Practically: Right now, I’m unemployed, so it’s important that I find a job. We have a large amount of savings that we have always held jointly.We just moved into an apartment that I probably won’t be able to afford on my own, so I assume that I’ll be the one moving out. Can I/ should I do anything now?

Emotionally: I feel like I’m in limbo. My ideal outcome is that he thinks about it, realizes that we have a good thing going on, and tells me that he’s in it for the long haul. But then how do I believe him? And how do I prepare for the opposite?

Other common questions/ answers
No, I won’t DTMFA.
Neither of us is in therapy, though we each have been in individual therapy in the past. We also went to pre-marriage counseling together but quickly stopped because it felt like it was actively undermining our relationship.
I have a strong support network and financial resources, so while I do have practical questions, I know I would be okay in that sense.
There is no adultery, addiction, or abuse in our history. I know you can never be 100% sure of your partner’s behavior, but I am 90% sure that there is no other women.
posted by anonymous to Human Relations (35 answers total) 9 users marked this as a favorite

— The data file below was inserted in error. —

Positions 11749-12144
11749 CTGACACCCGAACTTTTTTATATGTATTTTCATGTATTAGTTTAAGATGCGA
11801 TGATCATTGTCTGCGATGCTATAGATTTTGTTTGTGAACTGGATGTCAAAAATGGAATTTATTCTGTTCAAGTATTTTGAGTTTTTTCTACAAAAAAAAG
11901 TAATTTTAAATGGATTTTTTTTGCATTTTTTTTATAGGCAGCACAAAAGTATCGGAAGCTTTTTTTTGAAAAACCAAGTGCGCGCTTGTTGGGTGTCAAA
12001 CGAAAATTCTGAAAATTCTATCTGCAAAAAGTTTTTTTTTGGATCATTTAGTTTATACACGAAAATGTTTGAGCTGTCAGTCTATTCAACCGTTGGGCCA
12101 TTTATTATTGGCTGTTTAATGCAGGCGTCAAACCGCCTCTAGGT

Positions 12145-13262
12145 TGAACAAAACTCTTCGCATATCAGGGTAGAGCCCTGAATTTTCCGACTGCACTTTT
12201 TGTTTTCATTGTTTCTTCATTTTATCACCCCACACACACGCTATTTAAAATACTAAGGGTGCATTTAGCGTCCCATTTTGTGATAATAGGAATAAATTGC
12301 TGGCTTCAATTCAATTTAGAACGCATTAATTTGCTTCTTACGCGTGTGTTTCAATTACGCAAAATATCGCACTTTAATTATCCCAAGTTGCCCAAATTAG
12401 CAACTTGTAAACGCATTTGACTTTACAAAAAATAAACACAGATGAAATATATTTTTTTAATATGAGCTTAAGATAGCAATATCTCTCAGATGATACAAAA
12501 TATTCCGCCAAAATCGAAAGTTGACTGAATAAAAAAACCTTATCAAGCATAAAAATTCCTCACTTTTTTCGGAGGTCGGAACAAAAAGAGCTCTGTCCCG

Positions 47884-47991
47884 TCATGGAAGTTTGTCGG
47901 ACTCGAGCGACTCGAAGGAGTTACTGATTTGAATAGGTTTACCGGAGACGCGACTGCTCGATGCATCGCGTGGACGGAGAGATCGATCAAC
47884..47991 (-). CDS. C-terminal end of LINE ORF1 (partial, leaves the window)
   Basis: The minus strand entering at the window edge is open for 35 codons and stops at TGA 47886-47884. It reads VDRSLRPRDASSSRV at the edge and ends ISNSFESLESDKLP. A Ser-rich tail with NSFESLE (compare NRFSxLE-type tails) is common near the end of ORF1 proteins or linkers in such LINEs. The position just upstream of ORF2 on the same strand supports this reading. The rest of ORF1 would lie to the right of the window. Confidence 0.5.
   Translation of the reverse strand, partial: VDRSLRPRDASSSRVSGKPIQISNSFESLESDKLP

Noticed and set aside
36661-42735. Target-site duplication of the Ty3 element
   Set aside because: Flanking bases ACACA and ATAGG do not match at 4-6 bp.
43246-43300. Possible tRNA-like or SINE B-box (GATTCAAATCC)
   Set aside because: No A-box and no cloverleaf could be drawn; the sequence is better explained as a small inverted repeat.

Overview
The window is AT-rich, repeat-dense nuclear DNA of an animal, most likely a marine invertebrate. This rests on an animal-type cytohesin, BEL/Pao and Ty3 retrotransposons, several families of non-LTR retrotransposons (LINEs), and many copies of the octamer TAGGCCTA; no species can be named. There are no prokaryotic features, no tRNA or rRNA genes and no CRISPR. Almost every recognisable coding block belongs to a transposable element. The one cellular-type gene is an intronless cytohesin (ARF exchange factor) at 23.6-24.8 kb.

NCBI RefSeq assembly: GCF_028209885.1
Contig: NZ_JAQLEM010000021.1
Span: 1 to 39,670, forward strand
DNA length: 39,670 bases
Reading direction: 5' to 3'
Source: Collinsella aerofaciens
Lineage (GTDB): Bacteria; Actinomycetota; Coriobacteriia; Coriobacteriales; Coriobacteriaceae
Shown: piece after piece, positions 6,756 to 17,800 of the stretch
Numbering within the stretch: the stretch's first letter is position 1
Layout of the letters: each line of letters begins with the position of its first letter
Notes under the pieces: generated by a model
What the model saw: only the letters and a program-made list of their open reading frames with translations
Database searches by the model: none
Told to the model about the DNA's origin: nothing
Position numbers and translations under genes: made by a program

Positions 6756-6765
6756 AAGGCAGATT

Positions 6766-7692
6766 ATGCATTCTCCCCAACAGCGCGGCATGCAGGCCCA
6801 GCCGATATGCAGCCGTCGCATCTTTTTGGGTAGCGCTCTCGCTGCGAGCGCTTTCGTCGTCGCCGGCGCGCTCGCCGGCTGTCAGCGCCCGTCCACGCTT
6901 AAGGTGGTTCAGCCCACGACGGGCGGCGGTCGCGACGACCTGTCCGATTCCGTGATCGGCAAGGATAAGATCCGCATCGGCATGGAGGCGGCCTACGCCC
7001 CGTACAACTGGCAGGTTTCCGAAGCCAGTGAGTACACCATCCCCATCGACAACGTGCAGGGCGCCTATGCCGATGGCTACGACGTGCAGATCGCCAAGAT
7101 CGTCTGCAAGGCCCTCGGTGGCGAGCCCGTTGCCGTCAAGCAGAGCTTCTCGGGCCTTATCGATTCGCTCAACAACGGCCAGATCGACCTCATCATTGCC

Get a lawyer. And a therpaist.

Oh, and open up a bank account that he doesn't have access to. Protect your assets.
posted by Asparagus at 9:54 AM on September 3, 2013 [22 favorites]


He is preparing you. Get prepared.
posted by thinkpiece at 9:56 AM on September 3, 2013 [30 favorites]


You say that he has to compromise on his own happiness a lot with little reward to make it worthwhile. Do you know exactly what kind of "reward" would make the marriage feel worthwhile to him? What exactly does he want that he's not getting? Is there anything you can do to more actively help him achieve those things to make the sacrifices more palatable?
posted by joan_holloway at 9:59 AM on September 3, 2013 [5 favorites]


This is going to happen, whether it is due to a midlife crisis or his conviction that he isn't getting what he needs, or the astral alignment. And I am really sorry.